• Ella (Deborah Cheetham) holds her daughter Alice (Jessica Hitchcock) before she is taken away by authorities (Supplied)Source: Supplied
Deborah Cheetham explains some of her most compelling songs in her award-winning Aboriginal opera, Pecan Summer.
By
Emily Nicol

3 Feb 2017 - 12:26 PM  UPDATED 3 Feb 2017 - 12:26 PM

Pecan Summer tells the story of 11-year-old Alice (played by Jessica Hitchock) who has walked-off Cummeragunja Mission with her family to strike at the Murray river bank. Curious and feisty by nature, she goes off wandering into town. Alice is taken by child protection services and put into care of the local Minister's wife.

Pecan Summer; commemorating the anniversary of the Cummeragunja Walk-off
Pecan Summer is a contemporary opera telling a historic story, and NITV commemorates the Cummeragunja walk-off through Deborah Cheetham's music this Saturday.

The Cummeragunja Walk-Off was the first mass protest of Aboriginal people and Pecan Summer is the first Aboriginal opera production in Australia, united, they has many amazing stories to convey. 

 

No School Today/Movie House

Deborah Cheetham describes the ‘No School Today/Movie House’ scene in Pecan Summer as being the turning point of the whole opera, a scene exploring the “natural curiosity” of children that age in 1939.

Young Alice’s brother had told her about the magical, big screen cinema, and on a day where there happened to be no school (their teacher was helping to deliver her sister’s child) and with time on their hands, the children debated whether to play by the river, play hide and seek or visit the newborn. Though they knew they weren’t supposed to, their childish wonder and natural desire to explore the world led them in to town and then on to the Movie House.

The power of this song is in the innocent rapture of a natural human desire to explore, juxtaposed against the trauma of this instinctual action resulting in Alice being picked up by authorities and removed from her family.

 

Exodus

Set in 1939 on Cummergunja Mission, the residents make a unified resolution to leave the mission with their all their belongings for a future that lay on the other side of the 'Dhungala' or Murray River. Deborah says, “This is the moment when the people take their destiny in to their own hands. They did it together. It’s more complex and nuanced than we can say in opera, but the idea is that that walk off was successful in removing the corrupt mission manager. Aboriginal people have never doubted their capability and resilience, this is only something that we have been taught. Those men and women were only 70 years away from that traditional way of living.”

Deborah explains that this powerful moment had a huge impact on our current identity. “They weren’t walking off country, in fact it was very smart as they simply crossed the border from NSW to VIC, essentially out of the legal powers of the mission manager, yet still on Yorta Yorta land. It was a defining moment. A lot of the leadership that propelled that exodus went on to draft the 1967 referendum. It’s part of Australia’s history that is still yet to be discovered, yet it’s really fundamental to our history.”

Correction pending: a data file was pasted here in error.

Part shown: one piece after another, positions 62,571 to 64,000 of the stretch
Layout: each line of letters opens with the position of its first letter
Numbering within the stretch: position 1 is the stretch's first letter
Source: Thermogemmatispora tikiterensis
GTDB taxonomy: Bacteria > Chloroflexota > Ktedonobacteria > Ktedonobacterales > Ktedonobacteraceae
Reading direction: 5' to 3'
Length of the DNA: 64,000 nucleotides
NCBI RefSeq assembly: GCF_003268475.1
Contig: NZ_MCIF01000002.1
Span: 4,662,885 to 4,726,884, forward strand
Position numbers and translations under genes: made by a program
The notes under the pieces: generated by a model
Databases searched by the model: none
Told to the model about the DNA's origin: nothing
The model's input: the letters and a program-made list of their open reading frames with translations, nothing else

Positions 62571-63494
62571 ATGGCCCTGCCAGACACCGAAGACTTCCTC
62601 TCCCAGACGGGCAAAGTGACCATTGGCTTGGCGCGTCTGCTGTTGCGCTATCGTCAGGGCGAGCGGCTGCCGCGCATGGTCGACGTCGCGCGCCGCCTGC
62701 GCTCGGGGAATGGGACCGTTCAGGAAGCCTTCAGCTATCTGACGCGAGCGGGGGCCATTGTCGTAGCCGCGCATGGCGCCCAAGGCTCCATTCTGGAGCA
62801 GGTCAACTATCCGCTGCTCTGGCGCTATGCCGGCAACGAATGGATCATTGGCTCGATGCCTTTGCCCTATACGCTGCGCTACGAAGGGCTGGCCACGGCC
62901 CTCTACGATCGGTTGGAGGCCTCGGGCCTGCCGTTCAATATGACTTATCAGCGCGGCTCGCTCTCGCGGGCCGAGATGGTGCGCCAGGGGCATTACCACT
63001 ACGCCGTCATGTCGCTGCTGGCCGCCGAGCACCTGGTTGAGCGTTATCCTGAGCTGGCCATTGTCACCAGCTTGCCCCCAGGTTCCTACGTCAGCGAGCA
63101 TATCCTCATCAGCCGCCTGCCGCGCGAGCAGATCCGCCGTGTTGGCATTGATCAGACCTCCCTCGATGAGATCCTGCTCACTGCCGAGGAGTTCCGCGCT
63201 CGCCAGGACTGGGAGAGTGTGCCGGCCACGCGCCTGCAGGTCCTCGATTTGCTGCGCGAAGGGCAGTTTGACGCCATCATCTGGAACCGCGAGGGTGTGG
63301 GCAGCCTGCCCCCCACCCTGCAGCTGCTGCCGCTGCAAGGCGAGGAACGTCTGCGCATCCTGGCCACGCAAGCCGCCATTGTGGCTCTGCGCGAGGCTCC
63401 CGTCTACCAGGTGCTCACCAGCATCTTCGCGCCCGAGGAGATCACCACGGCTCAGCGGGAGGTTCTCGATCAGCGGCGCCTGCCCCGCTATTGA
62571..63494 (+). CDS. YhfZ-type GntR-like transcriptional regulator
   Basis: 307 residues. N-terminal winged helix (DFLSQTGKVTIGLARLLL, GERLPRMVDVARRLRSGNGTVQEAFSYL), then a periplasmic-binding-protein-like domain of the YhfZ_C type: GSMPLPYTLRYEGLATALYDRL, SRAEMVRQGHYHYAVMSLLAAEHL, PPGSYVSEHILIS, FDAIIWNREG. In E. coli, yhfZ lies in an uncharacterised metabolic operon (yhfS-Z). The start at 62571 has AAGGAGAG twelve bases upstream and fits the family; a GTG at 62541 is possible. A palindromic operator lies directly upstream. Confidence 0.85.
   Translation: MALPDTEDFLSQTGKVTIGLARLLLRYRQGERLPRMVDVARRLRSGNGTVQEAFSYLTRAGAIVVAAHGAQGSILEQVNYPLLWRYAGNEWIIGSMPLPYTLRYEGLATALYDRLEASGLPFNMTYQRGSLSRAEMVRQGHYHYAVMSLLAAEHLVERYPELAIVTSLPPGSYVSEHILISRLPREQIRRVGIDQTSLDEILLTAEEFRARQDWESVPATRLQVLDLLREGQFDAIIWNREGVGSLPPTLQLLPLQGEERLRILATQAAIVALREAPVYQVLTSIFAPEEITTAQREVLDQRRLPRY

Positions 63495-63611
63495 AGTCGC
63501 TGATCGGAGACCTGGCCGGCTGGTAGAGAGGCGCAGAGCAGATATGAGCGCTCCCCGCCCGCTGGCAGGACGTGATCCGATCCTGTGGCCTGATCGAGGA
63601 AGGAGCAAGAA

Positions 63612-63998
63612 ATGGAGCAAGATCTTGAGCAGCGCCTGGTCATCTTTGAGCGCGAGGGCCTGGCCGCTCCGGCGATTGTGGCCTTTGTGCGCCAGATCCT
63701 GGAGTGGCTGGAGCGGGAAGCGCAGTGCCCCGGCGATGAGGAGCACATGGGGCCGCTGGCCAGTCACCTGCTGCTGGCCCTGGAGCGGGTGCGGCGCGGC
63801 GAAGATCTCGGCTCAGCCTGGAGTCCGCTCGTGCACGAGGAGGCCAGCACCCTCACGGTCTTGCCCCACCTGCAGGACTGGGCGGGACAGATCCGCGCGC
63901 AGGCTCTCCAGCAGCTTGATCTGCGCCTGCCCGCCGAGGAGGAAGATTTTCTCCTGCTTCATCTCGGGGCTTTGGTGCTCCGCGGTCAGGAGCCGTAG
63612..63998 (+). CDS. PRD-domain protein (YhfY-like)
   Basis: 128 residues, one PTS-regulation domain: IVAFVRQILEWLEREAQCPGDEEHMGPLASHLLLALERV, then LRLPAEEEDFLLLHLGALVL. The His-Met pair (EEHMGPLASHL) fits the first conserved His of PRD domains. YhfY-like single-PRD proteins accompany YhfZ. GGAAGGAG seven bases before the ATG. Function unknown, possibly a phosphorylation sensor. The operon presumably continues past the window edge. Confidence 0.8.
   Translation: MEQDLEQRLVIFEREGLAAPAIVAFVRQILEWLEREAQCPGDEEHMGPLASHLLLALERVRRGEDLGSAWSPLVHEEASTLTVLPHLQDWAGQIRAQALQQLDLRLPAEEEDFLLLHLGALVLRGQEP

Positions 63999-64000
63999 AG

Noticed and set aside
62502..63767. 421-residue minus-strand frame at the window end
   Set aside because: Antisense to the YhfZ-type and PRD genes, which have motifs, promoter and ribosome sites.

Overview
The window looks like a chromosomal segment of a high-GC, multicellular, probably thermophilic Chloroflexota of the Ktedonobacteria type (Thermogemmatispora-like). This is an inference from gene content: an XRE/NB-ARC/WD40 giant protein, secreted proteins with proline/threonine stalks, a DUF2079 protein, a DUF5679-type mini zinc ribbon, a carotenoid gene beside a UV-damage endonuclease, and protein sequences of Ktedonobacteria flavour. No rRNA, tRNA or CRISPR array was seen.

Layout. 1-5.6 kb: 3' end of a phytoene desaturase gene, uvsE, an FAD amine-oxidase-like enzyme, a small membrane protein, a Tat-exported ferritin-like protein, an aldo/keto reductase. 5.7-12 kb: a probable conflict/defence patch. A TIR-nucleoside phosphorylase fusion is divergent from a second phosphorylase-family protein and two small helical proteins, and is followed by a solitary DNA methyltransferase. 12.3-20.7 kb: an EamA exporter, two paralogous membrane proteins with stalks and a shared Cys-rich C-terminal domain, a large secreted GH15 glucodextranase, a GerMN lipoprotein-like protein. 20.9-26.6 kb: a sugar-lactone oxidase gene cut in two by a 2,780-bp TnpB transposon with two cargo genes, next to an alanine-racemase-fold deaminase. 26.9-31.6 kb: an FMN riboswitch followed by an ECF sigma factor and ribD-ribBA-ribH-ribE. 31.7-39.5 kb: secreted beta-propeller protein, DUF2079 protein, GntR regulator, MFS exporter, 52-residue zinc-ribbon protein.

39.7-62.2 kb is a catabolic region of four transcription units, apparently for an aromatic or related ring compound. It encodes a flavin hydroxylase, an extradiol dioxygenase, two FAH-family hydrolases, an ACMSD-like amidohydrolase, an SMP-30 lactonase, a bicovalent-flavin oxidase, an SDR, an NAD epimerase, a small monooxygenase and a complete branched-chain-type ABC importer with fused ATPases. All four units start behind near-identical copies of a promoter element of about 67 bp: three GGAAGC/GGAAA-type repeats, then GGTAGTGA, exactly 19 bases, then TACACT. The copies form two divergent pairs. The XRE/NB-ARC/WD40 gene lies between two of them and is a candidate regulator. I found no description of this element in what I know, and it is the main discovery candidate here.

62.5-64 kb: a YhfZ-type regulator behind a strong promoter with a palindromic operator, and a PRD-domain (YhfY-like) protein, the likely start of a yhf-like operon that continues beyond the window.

This is My Place and This is My Daughter/Ella's Aria

The pain of a mother’s worst fear is realised after her daughter, Alice is forcibly removed from her family by authorities. When Ella arrives at the church to retrieve her daughter, the minister’s wife convenes saying there is no way they are going to let her go. The policeman who has come to arrest Ella says to her, ‘You need to learn your place" and with that,  Ella responds – ‘This is my Country -  you can’t tell me I need to learn my place. And - this Is my daughter.’ 

It is a powerful song about in Pecan Summer itself, and a moving anthem of Australia's history of forcibly removing Aboriginal children from their families. 

 

This is a miracle  

Set in contemporary Melbourne, on the occasion is Prime Minister Kevin Rudd giving his apology to the Stolen Generations in 2007. The people listening sing, ‘It’s a Miracle’.

As with all the songs in the opera, this is from Deborah’s personal experience and emotion. Deborah told NITV that, "all the exhilaration and anticipation that we felt days before and when the apology was delivered. We were still wondering if he would say 'Sorry?' And How many times and in what context? It was a momentous day, for Aboriginal people and particularly stolen generation."

"The opera begins and ends with entire company on stage ... And that is deliberate, because my goal is that we have a nation that is no longer divided, and in order to have that there is a huge gap in knowledge that needs to be filled.”

 

'The Secrets of Pecan Summer' (a documentary) airs Saturday 4 Feburary at 7.30pm and 'Pecan Summer: The Opera' airs Saturday 4 Feburary at 8.30pm on NITV Channel 34. 

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